In a world where more and more of us are stuck behind screens, the world of outside sales can feel like a breath of fresh air (literally).
But as any outside sales rep knows, it’s not all sunshine and daisies, even though you may encounter them along the way. Figuring out how to juggle the particular struggles of physical travel with data-entry needs can create a lot of stress and unwanted pit stops.
Although all sales reps are evolving with the times by using virtual conferencing and emailing, most of the customer relationship management (CRM) software out there is catered to salespeople who stay “inside.” It’s a shame, because outside sales is certainly still a necessity, even with thriving startups — just ask Grubhub or emerging SaaS companies.
How CRMs are failing outside sales
Because so many CRMs are catered to inside sales, they’re not giving salespeople out in the field the data they need to close. There are three big, philosophical ways field CRMs are missing the mark:
- Needlessly limiting data sources: Everything entered into a CRM should be able to be either displayed as a “layer” or collected through “filters” for better access to granular data. Many CRMs arbitrarily limit how to manipulate the data, which limits how a salesperson could understand their market or territory.
- Only offer retrospective analysis: Sure, the old saying about “those who don’t learn from history are doomed to repeat it” is certainly true, but planning for a better future requires a lot more than just the stuff you’ve already done. Future-facing reports should be a standard feature.
- Doesn’t deliver actionable information: Field salespeople need to quickly understand not only where leads are but why they’re the best leads for them. If it’s not pulling in live data that communicates which are more likely to close, it makes strategy course-correction harder.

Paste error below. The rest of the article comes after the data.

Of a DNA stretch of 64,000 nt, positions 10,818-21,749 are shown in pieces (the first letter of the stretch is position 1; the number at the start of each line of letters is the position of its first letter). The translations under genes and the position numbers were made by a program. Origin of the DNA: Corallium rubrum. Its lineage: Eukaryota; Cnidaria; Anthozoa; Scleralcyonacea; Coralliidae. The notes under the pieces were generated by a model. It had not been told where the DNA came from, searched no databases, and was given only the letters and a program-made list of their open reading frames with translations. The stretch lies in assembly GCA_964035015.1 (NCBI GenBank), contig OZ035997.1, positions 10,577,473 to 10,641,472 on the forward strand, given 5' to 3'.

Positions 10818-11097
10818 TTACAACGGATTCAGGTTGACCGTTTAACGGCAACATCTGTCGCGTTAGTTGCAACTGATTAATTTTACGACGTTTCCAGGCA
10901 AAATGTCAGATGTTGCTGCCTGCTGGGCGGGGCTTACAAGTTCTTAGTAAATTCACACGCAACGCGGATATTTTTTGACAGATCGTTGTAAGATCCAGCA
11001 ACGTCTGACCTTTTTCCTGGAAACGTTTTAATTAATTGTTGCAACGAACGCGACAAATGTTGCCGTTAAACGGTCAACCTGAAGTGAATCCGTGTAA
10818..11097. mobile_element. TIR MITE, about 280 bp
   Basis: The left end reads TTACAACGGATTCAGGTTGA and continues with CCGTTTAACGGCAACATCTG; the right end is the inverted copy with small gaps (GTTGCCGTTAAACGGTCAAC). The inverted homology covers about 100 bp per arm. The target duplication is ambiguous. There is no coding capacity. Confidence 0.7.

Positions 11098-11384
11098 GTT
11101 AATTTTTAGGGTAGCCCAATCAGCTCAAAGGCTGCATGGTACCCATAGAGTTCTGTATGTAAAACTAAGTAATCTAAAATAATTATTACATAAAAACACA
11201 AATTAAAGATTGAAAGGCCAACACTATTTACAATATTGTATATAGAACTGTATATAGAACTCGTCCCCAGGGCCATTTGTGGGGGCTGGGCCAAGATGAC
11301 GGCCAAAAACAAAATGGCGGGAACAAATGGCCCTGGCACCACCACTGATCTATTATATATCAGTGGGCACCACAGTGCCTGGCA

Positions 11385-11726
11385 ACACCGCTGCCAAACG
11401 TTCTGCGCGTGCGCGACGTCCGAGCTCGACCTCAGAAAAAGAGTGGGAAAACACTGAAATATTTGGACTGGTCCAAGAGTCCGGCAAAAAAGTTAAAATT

How to Find A CRM for Your Outside Sales Team
So of the few outside sales CRMs out there, what kind of functionality can tell you whether or not it’s going to deliver on your needs out in the field? The following questions can help you consider your needs before taking the leap.
Is it mobile optimized?
Let’s start with the basics. Outside sales reps live a very active life, so it’s only natural that they’d need a CRM that can go where they do.
Although smartphones certainly have browsers where a rep can access a web-based CRM, many sites are not mobile optimized or don’t have the amount of functionalities that are uniquely offered with apps.
The best outside sales CRMs offer native apps and ideally ones that are available for the particular operating system of the phones you supply to your team (or if you don’t, the phones they have).
Does it offer visualization?
There’s nothing special about plain tables of contact info, however many CRMs are basically glorified versions of Excel docs.
If it’s not giving you the option to see your contacts mapped out, you’re missing on some crucial functionality that could save serious time and money. And the level of interactivity -- say, an actual lasso tool that captures the leads in the space within a circle you can draw -- is also worth exploring.